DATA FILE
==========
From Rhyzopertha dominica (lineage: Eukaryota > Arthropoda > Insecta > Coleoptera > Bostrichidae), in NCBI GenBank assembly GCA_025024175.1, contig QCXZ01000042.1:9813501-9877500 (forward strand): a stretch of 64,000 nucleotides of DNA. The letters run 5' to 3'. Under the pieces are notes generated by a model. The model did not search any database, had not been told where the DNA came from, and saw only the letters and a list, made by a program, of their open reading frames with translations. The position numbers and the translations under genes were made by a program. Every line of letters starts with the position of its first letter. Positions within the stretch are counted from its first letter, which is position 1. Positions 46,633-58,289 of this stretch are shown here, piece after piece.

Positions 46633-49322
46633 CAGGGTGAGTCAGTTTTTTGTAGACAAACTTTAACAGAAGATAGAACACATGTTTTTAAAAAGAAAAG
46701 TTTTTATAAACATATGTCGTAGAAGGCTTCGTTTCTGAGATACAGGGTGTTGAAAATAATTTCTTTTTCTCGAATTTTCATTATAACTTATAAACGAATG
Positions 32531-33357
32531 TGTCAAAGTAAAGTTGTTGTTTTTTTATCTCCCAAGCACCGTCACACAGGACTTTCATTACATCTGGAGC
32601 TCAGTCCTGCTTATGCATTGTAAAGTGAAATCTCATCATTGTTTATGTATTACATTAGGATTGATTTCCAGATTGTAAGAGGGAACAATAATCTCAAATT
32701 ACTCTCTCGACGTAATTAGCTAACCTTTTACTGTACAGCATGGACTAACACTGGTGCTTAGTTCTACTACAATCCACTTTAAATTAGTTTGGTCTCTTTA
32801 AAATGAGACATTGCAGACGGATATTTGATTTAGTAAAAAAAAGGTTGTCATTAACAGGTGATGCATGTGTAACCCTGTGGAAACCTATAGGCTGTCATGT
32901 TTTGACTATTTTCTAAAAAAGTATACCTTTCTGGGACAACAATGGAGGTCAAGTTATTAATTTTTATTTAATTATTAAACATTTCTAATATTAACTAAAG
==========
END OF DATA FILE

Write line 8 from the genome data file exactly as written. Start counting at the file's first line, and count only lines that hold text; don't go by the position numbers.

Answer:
32701 ACTCTCTCGACGTAATTAGCTAACCTTTTACTGTACAGCATGGACTAACACTGGTGCTTAGTTCTACTACAATCCACTTTAAATTAGTTTGGTCTCTTTA